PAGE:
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You’re probably aware there’s a flour shortage. We’re out of yeast, too, as headlines and empty shelves and self-satisfied sourdough selfies have made painfully clear. If the pandemic has taught us anything about our food systems, it is of the careful calibrations that grocers and suppliers have made behind the scenes to keep stores stocked in a manner that minimizes food waste (or, at least, maximizes profits).
The calibrations are easily upended. But in Washington’s Skagit Valley, a flour mill and its local supply chain have stepped up to the plate to keep bread on the table. Where bigger operations have struggled to scale up production, Cairnspring Mills and its local growing partners have readily adapted to the new reality.
“I think [the coronavirus] has really stripped away some of the things that I think we thought were important in our daily lives,” says Kevin Morse, owner of Cairnspring. “It’s unfortunate it took a pandemic to get us there — and at the same time, it’s probably a wake up call we needed.”
In our stripped-down world, with their stone mills working overtime, Morse and his team have opened their doors for socially distant curbside flour pick-ups, too. In doing so, the mill is keeping its staff safe, the community’s bakers baking, and local bread boxes full. It’s in this manner that the pandemic is also teaching us about community.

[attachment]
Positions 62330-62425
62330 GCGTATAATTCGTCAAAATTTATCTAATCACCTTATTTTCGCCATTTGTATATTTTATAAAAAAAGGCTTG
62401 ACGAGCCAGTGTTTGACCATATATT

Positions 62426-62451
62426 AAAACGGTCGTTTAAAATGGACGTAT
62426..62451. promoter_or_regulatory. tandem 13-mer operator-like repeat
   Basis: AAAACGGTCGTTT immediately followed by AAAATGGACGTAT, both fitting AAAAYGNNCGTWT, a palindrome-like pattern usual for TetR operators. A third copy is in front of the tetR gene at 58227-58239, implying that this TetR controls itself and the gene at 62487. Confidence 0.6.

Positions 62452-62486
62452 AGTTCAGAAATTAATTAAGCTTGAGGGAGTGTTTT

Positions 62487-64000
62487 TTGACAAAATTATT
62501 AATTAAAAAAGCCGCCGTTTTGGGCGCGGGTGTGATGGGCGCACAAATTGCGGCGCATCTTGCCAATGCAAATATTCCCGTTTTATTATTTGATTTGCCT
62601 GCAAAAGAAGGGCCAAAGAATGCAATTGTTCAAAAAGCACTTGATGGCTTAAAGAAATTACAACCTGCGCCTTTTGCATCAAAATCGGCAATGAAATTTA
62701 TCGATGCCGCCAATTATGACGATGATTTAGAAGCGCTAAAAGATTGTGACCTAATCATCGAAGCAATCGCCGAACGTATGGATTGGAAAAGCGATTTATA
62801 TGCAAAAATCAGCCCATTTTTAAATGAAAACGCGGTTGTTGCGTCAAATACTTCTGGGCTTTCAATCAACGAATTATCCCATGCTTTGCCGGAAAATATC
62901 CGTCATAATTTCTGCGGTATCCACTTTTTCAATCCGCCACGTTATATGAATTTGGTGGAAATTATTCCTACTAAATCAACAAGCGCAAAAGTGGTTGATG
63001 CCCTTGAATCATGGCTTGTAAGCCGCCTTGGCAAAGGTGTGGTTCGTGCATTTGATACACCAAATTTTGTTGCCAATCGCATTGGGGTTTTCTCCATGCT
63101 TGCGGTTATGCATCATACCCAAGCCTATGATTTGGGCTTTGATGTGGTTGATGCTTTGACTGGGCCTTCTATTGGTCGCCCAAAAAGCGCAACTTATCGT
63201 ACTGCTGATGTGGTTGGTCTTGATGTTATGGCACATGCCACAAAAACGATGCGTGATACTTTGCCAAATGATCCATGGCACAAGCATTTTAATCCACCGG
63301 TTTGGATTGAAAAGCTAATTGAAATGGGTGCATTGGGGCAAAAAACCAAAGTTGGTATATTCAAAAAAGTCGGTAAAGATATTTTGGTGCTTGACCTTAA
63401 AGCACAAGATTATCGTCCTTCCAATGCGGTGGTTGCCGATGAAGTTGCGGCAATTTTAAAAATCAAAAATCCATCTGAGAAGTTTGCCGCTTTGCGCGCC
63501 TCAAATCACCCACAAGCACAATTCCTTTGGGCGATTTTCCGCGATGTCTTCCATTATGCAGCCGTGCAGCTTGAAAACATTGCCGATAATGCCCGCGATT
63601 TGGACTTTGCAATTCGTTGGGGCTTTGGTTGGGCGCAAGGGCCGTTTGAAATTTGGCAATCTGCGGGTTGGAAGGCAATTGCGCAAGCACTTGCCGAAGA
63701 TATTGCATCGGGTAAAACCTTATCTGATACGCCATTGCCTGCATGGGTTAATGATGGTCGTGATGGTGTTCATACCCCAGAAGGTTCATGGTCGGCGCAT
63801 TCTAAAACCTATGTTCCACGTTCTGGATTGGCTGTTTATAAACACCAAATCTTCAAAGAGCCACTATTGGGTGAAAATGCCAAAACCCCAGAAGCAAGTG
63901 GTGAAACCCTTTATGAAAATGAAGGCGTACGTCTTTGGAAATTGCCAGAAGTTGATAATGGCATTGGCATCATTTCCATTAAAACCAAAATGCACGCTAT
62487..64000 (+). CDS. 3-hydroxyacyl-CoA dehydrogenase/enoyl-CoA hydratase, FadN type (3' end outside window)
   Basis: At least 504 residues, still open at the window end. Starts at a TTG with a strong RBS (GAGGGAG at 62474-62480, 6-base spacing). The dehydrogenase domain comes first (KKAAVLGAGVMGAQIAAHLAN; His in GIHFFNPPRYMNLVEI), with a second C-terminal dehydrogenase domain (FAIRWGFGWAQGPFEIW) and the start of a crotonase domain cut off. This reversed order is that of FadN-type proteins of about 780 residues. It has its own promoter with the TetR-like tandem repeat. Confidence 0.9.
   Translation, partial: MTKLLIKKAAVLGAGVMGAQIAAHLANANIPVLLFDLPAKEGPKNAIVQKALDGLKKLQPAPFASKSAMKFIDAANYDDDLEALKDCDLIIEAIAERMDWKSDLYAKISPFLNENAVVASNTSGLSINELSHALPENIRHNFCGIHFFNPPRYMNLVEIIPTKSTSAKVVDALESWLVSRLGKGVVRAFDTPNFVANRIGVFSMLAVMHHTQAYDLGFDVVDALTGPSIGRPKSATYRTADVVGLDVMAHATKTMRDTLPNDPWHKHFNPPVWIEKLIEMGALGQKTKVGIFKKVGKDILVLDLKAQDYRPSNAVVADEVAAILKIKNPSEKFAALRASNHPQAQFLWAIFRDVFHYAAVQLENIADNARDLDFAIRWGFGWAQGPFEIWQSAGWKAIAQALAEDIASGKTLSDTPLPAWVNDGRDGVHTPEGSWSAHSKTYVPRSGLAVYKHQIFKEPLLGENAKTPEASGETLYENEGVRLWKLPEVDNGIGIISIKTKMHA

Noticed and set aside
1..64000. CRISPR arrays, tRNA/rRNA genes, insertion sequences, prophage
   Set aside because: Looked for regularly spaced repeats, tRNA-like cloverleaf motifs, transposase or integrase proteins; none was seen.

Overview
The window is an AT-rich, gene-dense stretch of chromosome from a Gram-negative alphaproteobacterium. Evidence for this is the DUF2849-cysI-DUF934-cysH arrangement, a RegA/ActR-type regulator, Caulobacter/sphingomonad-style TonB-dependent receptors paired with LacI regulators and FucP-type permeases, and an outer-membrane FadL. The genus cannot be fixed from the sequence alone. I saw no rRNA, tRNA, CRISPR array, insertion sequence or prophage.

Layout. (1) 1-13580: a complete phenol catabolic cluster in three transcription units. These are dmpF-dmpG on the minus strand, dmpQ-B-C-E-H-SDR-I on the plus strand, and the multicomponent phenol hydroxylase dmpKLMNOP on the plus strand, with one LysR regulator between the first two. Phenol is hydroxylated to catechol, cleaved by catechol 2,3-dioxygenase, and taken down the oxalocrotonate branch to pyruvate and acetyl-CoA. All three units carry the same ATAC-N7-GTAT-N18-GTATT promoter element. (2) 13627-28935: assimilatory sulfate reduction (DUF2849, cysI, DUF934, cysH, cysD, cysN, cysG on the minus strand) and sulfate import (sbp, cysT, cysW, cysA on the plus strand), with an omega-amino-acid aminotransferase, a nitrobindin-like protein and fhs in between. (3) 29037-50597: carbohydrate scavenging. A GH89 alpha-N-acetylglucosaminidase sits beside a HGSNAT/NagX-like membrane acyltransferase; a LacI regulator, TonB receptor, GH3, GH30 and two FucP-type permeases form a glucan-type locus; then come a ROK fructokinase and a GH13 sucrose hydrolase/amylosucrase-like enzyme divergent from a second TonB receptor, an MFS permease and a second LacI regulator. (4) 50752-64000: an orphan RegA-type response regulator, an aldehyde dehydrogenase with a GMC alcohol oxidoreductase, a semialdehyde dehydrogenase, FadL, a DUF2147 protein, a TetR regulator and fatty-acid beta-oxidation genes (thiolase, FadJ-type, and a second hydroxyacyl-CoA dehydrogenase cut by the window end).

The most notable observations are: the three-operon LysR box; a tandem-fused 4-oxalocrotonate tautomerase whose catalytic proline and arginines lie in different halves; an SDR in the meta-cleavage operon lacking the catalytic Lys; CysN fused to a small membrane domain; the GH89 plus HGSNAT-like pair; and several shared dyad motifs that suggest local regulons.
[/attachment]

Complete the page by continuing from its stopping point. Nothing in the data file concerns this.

The community is the point. Cairnspring is an operation built by and for local partners: It isn’t trying to be a giant. “There’s plenty of room for another flour mill 40 miles down the road,” says Dave Hedlin, a diversified crop farmer from La Conner, Washington, who grows some of Cairnspring’s wheat. The insulating nature of the local supply chain is good for business, but it’s also good for stitching together the people and places that depend on the flour in one way or another.
“Over the last 20 or 30 years, I really think that, at least in America, we’ve lost sight of what really is important,” says Scott Mangold, owner of The Bread Farm in Edison, Washington, a nearby bakery. He thinks the story of Cainspring is less about supply and demand relationships than it is about the ways in which the pandemic has tested the fabrics of communities the world over.
In the Skagit Valley, the bread people have passed the test. And if you’re lucky enough to find yourself in this corner of western Washington, you can find 50-pound bags of their flour available for pick-up at the mill.
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